Saints: A Few Thoughts
In a former post, I commented on my fascination with the Saints of Church history. What about the idea of asking the Saints, those holy people who have passed from this plane of existence, to pray for us? There was a time when I considered that blasphemous to “talk to dead people”. Isn’t that necromancy?
I’ve had it explained to me by apologists somewhat like this: The Saints are not “dead”. They are alive in Christ and are members of the Church. How many have asked brother or sister so-and-so to pray for them with the confidence that their prayers would be heard? Likewise asking a living servant of God who dwells in God’s presence to pray for us is just as, perhaps even more, valid.
Some may use the term “pray to the saints”, but that can be misleading, implying that there is worship, the worship due to God alone. That’s not the case. It’s an address and a formal appeal to a great and holy fellow servant.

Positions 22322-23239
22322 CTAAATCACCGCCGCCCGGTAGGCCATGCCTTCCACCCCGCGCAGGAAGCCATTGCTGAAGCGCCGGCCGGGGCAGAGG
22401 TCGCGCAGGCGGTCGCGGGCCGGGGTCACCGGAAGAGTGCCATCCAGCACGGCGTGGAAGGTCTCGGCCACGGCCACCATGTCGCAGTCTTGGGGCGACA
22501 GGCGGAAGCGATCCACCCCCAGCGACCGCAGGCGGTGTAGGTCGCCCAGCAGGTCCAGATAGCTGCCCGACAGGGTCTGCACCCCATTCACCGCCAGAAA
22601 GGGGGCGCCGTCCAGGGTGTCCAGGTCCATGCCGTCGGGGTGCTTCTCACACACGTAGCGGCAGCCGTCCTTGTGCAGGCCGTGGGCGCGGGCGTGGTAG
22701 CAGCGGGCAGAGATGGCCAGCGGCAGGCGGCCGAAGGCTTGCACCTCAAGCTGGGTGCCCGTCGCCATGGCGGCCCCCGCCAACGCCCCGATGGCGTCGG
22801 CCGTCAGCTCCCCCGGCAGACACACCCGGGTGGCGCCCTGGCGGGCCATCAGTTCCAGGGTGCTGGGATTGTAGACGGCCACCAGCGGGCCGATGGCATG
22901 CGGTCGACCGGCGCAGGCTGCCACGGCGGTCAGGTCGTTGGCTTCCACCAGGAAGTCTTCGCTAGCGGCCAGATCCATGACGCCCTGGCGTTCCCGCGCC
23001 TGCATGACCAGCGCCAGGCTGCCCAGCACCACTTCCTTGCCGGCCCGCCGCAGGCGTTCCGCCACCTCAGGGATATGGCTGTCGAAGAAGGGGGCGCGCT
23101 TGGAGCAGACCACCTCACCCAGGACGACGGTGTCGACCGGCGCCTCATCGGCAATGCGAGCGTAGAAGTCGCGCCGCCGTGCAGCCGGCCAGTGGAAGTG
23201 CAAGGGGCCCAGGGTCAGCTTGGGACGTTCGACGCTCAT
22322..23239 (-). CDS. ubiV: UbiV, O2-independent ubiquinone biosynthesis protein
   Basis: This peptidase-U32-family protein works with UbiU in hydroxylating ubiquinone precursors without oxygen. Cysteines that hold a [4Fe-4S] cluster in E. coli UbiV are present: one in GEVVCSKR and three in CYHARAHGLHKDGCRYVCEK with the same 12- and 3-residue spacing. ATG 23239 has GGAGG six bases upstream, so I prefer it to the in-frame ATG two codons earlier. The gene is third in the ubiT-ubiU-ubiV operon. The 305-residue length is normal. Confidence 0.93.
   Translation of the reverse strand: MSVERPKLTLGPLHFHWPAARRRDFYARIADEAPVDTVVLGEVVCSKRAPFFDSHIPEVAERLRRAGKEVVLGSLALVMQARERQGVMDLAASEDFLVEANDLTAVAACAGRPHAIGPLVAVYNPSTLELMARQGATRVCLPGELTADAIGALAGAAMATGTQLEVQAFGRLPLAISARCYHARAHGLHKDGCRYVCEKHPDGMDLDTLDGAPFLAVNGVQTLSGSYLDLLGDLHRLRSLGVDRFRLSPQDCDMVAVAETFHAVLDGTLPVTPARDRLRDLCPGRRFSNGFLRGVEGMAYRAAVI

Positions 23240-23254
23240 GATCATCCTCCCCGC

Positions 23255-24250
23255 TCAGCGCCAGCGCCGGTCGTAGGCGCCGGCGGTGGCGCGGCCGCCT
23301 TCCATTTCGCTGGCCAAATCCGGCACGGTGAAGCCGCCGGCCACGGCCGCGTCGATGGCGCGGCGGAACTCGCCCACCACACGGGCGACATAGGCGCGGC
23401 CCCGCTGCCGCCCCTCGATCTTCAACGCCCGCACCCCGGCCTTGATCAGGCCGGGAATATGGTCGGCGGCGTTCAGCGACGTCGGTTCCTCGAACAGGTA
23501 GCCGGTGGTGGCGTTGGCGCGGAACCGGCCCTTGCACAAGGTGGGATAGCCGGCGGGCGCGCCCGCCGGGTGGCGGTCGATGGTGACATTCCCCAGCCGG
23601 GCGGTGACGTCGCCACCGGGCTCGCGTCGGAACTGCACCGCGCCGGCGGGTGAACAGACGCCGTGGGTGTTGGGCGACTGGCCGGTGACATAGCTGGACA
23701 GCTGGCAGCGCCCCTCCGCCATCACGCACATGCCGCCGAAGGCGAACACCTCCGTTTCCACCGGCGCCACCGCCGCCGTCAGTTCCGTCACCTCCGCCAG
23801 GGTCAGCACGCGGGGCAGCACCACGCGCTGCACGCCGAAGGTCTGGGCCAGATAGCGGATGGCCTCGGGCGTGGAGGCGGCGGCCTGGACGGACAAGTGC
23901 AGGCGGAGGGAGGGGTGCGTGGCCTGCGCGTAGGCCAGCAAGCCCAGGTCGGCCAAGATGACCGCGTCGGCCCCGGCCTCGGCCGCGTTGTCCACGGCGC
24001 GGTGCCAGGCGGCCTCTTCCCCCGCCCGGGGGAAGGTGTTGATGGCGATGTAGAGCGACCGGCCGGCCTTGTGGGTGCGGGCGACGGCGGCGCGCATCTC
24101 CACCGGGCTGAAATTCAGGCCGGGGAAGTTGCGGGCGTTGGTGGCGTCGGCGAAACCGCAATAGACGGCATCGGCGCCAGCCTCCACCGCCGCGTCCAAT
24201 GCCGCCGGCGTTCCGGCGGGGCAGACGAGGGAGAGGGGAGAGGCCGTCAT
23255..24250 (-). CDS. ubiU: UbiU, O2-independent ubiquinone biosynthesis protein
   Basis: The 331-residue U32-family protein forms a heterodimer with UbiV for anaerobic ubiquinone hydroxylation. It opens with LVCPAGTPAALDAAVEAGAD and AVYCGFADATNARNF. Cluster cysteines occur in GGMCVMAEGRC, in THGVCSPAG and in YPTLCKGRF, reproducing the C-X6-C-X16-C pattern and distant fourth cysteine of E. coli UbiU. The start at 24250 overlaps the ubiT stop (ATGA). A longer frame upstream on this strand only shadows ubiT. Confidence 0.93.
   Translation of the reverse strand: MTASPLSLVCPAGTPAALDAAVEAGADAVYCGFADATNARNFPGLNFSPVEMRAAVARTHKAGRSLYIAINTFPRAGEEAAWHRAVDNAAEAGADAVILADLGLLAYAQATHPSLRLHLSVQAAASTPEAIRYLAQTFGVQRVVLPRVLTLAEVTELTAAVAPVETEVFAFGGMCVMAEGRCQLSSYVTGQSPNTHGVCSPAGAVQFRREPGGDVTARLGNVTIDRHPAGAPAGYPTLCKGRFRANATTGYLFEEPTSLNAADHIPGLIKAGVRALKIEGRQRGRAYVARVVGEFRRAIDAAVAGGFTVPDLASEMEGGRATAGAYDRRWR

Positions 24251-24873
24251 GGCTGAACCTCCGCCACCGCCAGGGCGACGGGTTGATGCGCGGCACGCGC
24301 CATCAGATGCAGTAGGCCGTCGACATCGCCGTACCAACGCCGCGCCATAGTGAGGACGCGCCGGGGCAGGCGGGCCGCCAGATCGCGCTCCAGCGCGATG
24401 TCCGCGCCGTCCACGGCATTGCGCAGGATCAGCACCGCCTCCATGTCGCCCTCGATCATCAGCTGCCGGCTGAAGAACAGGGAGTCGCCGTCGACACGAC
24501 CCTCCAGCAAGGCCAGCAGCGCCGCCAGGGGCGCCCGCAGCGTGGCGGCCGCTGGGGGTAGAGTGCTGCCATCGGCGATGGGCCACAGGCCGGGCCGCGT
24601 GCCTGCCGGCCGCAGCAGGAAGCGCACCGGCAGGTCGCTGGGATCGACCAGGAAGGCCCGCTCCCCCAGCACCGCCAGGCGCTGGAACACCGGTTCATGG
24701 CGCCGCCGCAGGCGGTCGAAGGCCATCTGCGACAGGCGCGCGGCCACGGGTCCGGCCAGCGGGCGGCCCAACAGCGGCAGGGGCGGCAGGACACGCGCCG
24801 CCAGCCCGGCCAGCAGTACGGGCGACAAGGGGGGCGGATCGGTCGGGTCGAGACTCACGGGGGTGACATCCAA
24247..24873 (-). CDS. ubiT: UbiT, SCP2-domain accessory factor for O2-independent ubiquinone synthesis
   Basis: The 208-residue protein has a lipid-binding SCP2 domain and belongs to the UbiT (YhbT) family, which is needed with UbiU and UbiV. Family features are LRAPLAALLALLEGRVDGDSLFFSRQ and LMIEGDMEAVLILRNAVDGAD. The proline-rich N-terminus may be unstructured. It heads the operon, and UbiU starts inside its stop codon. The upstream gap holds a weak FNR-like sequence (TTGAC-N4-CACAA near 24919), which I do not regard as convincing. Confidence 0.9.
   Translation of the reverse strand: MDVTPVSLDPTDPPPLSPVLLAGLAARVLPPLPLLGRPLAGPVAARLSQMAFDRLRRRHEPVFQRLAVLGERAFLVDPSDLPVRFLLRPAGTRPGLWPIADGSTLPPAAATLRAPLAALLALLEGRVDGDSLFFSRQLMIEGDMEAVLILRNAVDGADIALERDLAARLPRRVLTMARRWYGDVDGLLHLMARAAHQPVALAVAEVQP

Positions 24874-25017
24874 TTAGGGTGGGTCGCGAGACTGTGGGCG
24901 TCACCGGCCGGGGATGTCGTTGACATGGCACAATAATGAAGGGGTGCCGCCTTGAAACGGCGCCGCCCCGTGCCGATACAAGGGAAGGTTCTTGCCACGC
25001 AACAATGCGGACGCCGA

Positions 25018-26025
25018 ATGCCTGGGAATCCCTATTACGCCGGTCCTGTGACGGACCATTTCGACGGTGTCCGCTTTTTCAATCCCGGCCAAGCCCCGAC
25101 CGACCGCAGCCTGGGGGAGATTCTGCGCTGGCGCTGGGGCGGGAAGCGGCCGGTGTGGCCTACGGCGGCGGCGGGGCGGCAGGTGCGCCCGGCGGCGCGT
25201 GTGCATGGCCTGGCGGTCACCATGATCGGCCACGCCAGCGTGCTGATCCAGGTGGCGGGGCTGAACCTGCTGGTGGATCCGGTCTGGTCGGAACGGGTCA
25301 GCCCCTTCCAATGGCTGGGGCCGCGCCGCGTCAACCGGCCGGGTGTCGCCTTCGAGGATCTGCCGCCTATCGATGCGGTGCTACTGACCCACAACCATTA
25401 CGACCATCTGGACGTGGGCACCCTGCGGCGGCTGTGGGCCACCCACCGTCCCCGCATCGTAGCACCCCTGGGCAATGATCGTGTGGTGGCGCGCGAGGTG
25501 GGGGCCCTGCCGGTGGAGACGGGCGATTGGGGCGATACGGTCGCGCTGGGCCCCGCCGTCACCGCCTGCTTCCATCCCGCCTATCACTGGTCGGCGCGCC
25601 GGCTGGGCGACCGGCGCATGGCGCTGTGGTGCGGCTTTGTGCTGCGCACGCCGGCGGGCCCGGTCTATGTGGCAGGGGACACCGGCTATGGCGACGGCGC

What about veneration? Is that worship? Hardly. We often render due honors to great men and women who exist in this “tabernacle” without any thought whatsoever that it is worship. Whenever we applaud a musician for a great performance, is that worship? I don’t think so. It’s somewhat like that with venerating Saints, their relics or icons.
It has often occurred to me that many professed Christians are quick to judge these traditions that are far older and more widely accepted than the presuppositions of the Protestant Reformation.